The lawsuit, filed by Gay and Lesbian Advocates & Defenders, challenges a September ruling by Attorney General Tom Reilly that the referendum effort is legal.
That ruling allowed backers of a proposed amendment to the state Constitution to ban same-sex marriage to begin collecting signatures. They gathered more than 120,000 certified signatures — well above the 65,000 needed to get the measure on the 2008 ballot.
Gary Buseck, legal director of GLAD, said the state Constitution specifically bars any citizen-initiated amendment that "relates to the reversal of a judicial decision." Only the Legislature can propose that kind of amendment, he said.
A landmark 2003 court decision legalized same-sex marriage in Massachusetts.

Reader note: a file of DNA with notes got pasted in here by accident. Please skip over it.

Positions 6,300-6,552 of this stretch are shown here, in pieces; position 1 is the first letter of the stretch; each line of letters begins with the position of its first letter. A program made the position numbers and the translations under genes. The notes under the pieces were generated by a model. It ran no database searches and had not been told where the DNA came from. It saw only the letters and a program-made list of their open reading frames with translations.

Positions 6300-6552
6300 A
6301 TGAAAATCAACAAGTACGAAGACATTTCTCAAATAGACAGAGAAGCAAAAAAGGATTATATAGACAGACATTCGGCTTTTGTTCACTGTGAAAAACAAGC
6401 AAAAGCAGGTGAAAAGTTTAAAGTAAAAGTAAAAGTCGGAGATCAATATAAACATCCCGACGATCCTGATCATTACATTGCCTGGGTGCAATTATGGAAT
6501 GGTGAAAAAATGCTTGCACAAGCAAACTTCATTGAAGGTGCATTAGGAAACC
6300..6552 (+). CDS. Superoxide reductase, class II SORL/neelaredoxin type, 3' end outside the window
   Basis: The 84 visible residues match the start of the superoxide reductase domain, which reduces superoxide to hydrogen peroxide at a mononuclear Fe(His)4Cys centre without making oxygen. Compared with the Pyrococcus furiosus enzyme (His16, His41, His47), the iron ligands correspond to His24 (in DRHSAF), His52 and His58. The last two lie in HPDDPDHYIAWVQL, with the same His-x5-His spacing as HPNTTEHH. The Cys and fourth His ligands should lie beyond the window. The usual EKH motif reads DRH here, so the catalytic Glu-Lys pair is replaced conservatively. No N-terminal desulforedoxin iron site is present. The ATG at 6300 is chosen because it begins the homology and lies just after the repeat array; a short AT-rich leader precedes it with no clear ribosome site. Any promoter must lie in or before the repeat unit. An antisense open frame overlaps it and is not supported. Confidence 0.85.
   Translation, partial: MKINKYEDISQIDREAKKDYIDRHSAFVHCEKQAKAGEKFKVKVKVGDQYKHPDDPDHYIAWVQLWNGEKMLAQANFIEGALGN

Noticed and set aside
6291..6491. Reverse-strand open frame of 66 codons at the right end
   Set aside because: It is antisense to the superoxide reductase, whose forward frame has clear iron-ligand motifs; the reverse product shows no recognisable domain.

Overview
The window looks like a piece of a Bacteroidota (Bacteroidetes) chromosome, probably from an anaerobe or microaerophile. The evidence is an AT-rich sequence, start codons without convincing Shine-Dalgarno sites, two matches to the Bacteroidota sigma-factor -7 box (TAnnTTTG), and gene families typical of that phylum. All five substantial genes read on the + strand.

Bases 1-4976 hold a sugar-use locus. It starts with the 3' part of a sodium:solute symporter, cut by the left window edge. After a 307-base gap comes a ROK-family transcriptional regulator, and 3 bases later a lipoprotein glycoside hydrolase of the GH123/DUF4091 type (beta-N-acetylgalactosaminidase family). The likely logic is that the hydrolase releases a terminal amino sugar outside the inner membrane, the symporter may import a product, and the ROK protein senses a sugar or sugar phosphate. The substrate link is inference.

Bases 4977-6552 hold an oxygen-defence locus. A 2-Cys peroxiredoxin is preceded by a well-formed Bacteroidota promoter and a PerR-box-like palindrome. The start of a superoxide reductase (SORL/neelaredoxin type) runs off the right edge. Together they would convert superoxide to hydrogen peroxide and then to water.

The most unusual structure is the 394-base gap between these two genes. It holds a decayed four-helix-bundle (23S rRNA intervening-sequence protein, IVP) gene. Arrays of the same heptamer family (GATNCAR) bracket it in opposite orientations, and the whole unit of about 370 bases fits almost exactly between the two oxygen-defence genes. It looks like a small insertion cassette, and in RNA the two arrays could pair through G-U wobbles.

Reilly should have blocked the question from going forward on those grounds, Buseck said.
A spokesman for Reilly did not immediately return a call seeking comment.
Kris Mineau, president of the Massachusetts Family Institute, one of the prime backers of the amendment, said he had been expecting the lawsuit but is confident the court will reject the argument.
"We feel confident that they will not succeed," Mineau said.
He said the proposed amendment does not specifically seek to reverse the Supreme Judicial Court's decision in the Goodridge case, instead seeking to clarify the legal definition of marriage so that it only applies to the union between a man and a woman.
The GLAD lawsuit was filed with a single justice of the Supreme Judicial Court on Tuesday and could be passed along to the full court.